Obama Takes Control of Budget Debate, but He's Already Lost

When the White House gave budget negotiations a deadline, they killed the "the balanced approach"

600 obama hand reuters.jpg

Reuters

The major newspapers are reporting that President Obama has taken control of the debt ceiling debate. It's a pretty illusion. But by agreeing to have this debate in the first place, he's already ceded majority control of the budget to the GOP.

Forced to find $2 trillion in 10-year savings before an August 2 deadline, but incapable of offering more than $400 billion in tax savings (and that's the opening proposal), the White House has all but ensured that the budget deal will result in deep cuts to domestic spending programs -- precisely what it doesn't want from these negotiations.

It didn't have to go like this. When Republicans said they wouldn't agree to raise the debt ceiling unless Democrats signed on to deep spending cuts, the White House could have called their bluff.

"Republicans apparently don't understand the meaning of the word negotiation," Jay Carney might have said to reporters this spring. "The White House wants to raise the debt limit. Democrats want to raise the debt limit. Rep. John Boehner wants to raise the debt limit. What's to negotiate? If the brat pack in the House wants to hold hostage the nation's ability to pay Social Security, health care, and defense contracts, only they will be responsible for when your grandmother stops receiving checks in September; and your brother can't get care from a hospital because his Medicare reimbursements are suspended; and your 401(k) craters after we default on debt."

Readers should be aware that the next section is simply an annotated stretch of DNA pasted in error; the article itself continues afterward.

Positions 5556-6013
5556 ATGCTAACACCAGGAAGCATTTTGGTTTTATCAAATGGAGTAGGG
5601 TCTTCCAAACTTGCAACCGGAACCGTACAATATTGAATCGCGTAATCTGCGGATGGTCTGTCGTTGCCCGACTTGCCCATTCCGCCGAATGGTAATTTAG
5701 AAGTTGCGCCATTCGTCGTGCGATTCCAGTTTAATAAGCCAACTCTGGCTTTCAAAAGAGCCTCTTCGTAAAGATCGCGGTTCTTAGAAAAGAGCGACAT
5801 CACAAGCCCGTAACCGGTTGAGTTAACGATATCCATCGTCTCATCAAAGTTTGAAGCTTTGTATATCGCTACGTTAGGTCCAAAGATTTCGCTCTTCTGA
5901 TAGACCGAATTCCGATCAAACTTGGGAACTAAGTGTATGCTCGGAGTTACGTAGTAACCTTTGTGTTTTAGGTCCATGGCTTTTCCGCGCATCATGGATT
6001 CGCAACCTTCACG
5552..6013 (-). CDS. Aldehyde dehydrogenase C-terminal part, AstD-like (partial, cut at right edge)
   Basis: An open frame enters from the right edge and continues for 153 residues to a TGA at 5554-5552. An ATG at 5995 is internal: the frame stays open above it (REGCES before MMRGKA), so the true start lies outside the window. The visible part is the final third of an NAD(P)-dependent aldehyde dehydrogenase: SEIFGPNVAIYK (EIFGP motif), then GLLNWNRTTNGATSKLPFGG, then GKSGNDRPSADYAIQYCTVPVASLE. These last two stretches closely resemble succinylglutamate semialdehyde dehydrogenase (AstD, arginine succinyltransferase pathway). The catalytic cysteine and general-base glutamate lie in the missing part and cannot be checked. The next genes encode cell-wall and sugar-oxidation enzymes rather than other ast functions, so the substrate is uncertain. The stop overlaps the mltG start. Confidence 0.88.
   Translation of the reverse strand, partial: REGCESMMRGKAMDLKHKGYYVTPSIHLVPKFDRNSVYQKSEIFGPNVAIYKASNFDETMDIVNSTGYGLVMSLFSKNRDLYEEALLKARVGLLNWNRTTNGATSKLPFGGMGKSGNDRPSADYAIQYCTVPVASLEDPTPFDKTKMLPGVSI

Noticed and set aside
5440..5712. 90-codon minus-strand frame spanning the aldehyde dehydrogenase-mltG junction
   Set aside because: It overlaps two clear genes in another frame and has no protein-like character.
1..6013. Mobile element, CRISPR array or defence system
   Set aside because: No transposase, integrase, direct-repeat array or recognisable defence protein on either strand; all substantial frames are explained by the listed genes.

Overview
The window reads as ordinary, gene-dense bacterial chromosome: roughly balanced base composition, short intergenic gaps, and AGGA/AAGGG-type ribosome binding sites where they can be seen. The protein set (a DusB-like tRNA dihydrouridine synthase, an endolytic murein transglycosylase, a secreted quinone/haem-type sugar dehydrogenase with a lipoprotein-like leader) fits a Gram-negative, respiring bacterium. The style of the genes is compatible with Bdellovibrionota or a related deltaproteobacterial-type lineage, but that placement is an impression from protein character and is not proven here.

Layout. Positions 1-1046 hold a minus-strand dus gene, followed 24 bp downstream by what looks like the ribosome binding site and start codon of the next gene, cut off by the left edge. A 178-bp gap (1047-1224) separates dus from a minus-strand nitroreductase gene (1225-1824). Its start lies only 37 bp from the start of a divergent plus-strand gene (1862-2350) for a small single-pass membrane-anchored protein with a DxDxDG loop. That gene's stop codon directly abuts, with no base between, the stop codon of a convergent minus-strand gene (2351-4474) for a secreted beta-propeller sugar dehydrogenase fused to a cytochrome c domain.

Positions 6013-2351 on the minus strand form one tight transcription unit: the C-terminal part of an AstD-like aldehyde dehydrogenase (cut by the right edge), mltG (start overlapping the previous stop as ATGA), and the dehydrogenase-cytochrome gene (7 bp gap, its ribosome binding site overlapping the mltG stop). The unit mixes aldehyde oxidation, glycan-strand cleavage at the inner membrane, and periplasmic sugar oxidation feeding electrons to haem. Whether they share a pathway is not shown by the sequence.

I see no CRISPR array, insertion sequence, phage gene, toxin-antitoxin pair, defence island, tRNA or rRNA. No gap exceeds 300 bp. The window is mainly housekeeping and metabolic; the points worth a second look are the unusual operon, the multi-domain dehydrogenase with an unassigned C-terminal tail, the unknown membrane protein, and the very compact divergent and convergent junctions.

Instead, the White House, led by conservative, budget-conscious Democrats in the Senate, followed Republicans into the scrum. This week, Carney made a plea for limited tax hikes on the super-rich and oil and gas companies:

"Do we perpetuate a system that allows for subsidies in revenues for oil and gas, for example, or owners of corporate private jets, and then call for cuts in things like food safety or weather services, things that the federal government really does need to do, on American citizens; or do we look at everything and we take a balanced approach? We obviously believe a balanced approach is the right approach."

But there was never any hope for a balanced approach with tax increases this year. The economy is weak. Most Republicans have refused to raise revenues. All Republicans have refused to raise tax rates. Democrats won't vote on big-ticket tax hikes with businesses hiring below the pace of population growth. But now, by sitting down to find $2 trillion in savings by August, Congress is poised to enact spending cuts that almost every economist agrees will hurt rather than help the recovery this year.

Tax reform needs time. It will require hearings on items like the mortgage interest deduction, negotiations over how to fix the standard deduction, and cajoling among Democrats who would prefer higher rates when the political reality will only allow for fewer exemptions. That process would take many months. Now, we have less than five weeks.

When Democrats gave budget negotiations a deadline, they gave "the balanced approach" a tombstone.



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Derek Thompson is a senior editor at The Atlantic, where he writes about economics, labor markets, and the entertainment business.

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